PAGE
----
The Flaying of Marsyas

The Flaying of Marsyas
Artist Titian
Year c. 1570-1576
Medium Oil on canvas
Location National Museum of Kroměříž, Czech Republic
Dimensions 83 in × 81 in
212 cm × 207 cm
Famous Paintings by Titian
Rape of Europa
Sacred and Profane Love
Pastoral Concert
The Assumption of the Virgin
Christ Carrying the Cross
The Flaying of Marsyas
Allegory of Prudence
The Worship of Venus
View Complete Works

The Flaying of Marsyas is one of the Venetian master’s great, late works of art. Titian modified and perfected details on this particular painting for over a decade. It was completed in the summer of 1576 just before his death, suffering from the plague. In his old age, his mysterious style has been interpreted in many ways. It is contemplated that this painting style was due to being tired, old, deathly ill, impatient, or some other change in style of brushstroke. It is an oil on canvas painting, portraying pain and cruelty, and is now in the State Museum in Kromeriz.

A Story of Ovid Behind The Flaying of Marsyas

This painting has a look of frenzied, dark activity, cluttered with figures of beasts and humans, who are participating in the rite of painfully and slowly tearing flesh from the bones of the central figure, Marsyas. The story behind the painting is from Ovid, which centers around a contest between a satyr, Marsyas, and Apollo, the mythical god.

Marsyas challenges Apollo to a contest of playing reeds musically. The conditions are that the victor can inflict his choice of punishment on the loser. Marsyas does not win the contest, and Apollo chooses flaying Marsyas, or stripping the flesh from his bones. The story from Ovid’s writings is one of cruelty, and Titian’s painting depicts Ovid’s written description of the flaying scene.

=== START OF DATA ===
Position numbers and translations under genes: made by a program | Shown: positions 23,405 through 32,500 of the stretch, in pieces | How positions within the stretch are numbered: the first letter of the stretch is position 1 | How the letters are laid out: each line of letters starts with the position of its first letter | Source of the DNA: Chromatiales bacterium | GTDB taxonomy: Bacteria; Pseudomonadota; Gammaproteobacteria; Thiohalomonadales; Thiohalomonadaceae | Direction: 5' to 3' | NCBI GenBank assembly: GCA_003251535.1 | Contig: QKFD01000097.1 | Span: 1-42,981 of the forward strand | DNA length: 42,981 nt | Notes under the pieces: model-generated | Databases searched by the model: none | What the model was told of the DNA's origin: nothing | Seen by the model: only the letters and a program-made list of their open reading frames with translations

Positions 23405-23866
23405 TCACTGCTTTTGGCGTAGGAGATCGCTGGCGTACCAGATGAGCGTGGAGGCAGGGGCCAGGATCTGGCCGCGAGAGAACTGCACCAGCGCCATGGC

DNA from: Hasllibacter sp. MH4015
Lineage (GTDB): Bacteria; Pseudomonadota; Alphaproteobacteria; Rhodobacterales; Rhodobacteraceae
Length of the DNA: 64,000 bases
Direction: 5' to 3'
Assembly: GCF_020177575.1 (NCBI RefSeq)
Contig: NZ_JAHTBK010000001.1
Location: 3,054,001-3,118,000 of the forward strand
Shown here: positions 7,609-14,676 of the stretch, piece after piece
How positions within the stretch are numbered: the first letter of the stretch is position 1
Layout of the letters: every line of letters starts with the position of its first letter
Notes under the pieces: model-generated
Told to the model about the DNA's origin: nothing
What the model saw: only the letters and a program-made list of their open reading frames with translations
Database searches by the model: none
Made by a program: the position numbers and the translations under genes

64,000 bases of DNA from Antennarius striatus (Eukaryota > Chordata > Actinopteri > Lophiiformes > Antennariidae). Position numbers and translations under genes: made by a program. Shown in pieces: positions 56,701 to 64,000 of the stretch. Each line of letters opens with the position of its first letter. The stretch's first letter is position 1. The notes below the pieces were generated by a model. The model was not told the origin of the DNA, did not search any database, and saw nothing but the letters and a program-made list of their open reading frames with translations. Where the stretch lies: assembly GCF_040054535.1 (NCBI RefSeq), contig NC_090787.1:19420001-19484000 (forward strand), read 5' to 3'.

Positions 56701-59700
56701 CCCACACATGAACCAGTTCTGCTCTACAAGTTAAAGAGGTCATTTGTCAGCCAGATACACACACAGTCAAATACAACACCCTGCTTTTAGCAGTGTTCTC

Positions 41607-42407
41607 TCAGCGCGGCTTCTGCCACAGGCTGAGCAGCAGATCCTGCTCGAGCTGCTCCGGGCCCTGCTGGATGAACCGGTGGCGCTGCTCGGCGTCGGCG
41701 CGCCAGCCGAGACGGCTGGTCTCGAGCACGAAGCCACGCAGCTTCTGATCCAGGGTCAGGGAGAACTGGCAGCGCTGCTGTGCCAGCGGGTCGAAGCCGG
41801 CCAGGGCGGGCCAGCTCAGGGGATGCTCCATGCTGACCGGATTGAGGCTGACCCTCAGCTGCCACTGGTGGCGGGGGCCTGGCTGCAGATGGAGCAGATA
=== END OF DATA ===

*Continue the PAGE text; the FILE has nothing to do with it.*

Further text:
The Flaying of Marsyas Style

This painting is composed in such a manner, that it should be viewed from a distance as opposed to close inspection. Titian used broad, sweeping brushstrokes, with sparsely interjected color splotches. Using loose, and somewhat agitated brushstrokes with specks of white interwoven, everything appears to glisten and move. Some speculate whether the painting was indeed finished, or whether this is how the newer-style use of the brush appeared.

Titian’s paintings were sometimes portraits religious themes and mythological scenes. It is interpreted by some, that the seated, bearded, kingly-looking character in The Flaying of Marsyas is actually a portrait of Titian himself, just looking onward. Although this is a cruel theme, Titian was an artist who transformed the written word into fabulous art. The Flaying of Marsyas was a labor of love for a very old and infirmed, yet determined master of painting.

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